“Is this seat taken?” he asked, pulling out a chair before even getting a response to his question.
“No,” she said with some sense of finality. Her tone did indicate hostility but showed at least that she wasn’t ready to indulge in small talk.
“Are you waiting for someone?” he asked.
“No, I am not.”
Perfect, he thought to himself. He now had to find a way to charm his way into her heart. He was handsome, no doubt and many a woman had fallen prey to his charms before. This one though seemed different.
“Shall I buy you a drink?” he asked.
“No, I just drank,” she replied.
“My name is Amadou Jobe. What’s yours? He now had the courage to ask.
“Kumba Mboge Jange,” she intentionally added her maiden name so that he would know that she was taken.
“I am a soldier and I am at the Army Headquarters in Banjul.”
“A soldier,” Kumba said, she had always been enthralled by men in uniform. She had been told that they are very strong and are more charming than any other. She had the proclivity to be with them. She thought of her high school days when all she and her friends discussed was how they will get married to soldiers! The look of someone who had lost an opportunity passed through her mind but she dismissed it immediately. “That is nice, not dangerous, I hope?”
“It depends on the definition of dangerous; some see it as escapade,” he said smiling at her. He was flirting with her, he had seen the brief sadness in her eyes and knew that he could capitalise on it and make a connection. They chatted for an hour; Kumba explained that she was with her husband who worked as the branch manager of a bank in Basse. They had come to the Kombos to visit his brother who’d been sick. They were returning to Basse the next day.
Amadou could not sleep on that day, all he could see when he closed his eyes was the beautiful eyes of Kumba. He tossed and turned till dawn. He had to get her, no matter what. The next day a slept a bit but was woken up by a terrible nightmare in which she dies violently. He got up sweating profusely, if she dies before I own her, I would rather die as well.
The next day he arranged to see a ‘specialist’. This man was a fixer. You have a problem you want to fix; he was the man to go to.
“I have a problem and I want it handled,” Amadou said when they met at a sleazy bar that night.
“What is the problem?” the Specialist asked.
Amadou pushed an envelope from beneath the table and gave it to him. Inside was a picture of Kumba’s husband and his address, along with his daily routine.
“Fifty thousand, half upfront the rest after completion,” the Specialist said.
Amadou passed another envelope which the Specialist pocketed and got up to leave. “No witnesses, remember?”
“I am a professional,” he said and was out of there. He seemed to have disappeared into thin air. Amadou was surprised but then though, that is why I hired him, he can disappear without a trace!
In Bassse, Kumba and her husband were enjoying their Sunday. She had not been in such a beautiful mood in a long time. Since they returned from the Kombos they’d been busy rearranging their house. But today it was just resting. Her husband was complaining of a mild headache and Kumba had promised to go to the pharmacy to buy some drugs. She now got up and went outside to buy these drugs. The Specialist was waiting right outside. When Kumba left, he entered surreptitiously and was in the sitting room in no time. He caught her husband by surprise. He didn’t even leave his sofa. The shot pinned him right where he was sitting. The Specialist turned to leave only to face Kumba in the door way. In his entire career, he had never killed a woman. What should he do? He remembered Amadou’s parting warning, no witnesses! He pulled the trigger and dropped Kumba as well.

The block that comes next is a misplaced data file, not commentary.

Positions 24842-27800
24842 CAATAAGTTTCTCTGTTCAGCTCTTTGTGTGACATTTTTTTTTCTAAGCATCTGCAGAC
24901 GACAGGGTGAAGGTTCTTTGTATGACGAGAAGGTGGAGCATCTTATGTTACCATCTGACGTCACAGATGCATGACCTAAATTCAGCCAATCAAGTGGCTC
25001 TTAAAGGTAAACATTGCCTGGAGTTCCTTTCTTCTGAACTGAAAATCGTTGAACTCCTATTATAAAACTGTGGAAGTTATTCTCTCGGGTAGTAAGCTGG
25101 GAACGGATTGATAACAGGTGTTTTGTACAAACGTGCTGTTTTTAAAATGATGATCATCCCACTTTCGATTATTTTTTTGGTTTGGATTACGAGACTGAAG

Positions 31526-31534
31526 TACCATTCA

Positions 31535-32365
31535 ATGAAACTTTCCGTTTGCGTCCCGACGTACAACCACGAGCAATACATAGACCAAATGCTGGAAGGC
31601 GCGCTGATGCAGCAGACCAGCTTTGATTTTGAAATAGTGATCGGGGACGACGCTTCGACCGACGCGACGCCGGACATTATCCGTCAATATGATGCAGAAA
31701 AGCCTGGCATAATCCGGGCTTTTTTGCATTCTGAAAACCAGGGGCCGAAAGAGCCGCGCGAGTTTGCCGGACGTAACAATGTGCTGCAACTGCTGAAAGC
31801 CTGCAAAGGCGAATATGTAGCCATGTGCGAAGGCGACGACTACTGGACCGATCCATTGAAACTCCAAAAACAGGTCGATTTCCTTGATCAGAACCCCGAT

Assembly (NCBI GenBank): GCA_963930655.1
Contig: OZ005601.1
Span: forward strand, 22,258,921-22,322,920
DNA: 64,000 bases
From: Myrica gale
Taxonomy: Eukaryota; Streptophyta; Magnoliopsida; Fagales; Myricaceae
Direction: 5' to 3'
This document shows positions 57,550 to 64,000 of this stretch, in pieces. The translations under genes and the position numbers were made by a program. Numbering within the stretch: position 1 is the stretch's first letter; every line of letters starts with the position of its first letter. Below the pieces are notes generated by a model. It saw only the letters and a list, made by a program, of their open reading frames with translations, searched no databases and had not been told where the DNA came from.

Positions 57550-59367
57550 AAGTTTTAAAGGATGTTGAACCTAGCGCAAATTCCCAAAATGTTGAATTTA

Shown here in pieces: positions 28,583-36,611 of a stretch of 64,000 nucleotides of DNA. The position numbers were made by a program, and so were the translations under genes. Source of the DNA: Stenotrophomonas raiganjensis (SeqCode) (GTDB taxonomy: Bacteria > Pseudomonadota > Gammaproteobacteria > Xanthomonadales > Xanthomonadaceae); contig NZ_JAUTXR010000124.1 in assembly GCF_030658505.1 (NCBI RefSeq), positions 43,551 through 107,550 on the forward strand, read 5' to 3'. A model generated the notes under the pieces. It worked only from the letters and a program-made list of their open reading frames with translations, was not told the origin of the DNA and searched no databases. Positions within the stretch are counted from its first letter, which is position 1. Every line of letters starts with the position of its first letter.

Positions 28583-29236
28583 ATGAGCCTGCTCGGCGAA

He went out and walked to a telephone booth. He dialed Amadou’s number and waited for the call to connect.
“Hello,” Amadou answered after the third ring.
“It’s me, it’s done,” the Specialist said tonelessly.
“I hope there was no problem.”
Not one I couldn’t handle.”
“Can you explain that,” Amadou said his voice panicky.
“I mean just as I was about to leave, the wife entered unexpectedly, and of course I remembered your warning that no witnesses. So I shot her as well.”
What have I done? All this for nothing. I will have to live without Kumba after all. Amadou put down the telephone, dejected. He took out his gun and made sure that the Specialist never asked him for the rest of his money!
a) Find a word or phrase which can replace the following as used in the passage.
i) pulchritude ii) enthralled iii) proclivity iv) escapade v) capitalise vi) surreptitiously
b) . . . threw caution to the wind . . .
I) What literary device is employed by the writer in the above extract?
ii) What does it mean?
c). . . when all she and her friends discussed . .
I) What is the grammatical name for the above extract?
ii) What is its function?
d) What is it that Amadou wanted from Kumba?
e) . . . specialist…
I) Why is the word specialist put in inverted commas?
ii) What is the work of the specialist according to the passage?
f) What aim did Amadou hope to achieve?
g) Why was Amadou disappointed with the work the specialist did?
h) What do you think happened to Amadou in the end?]]>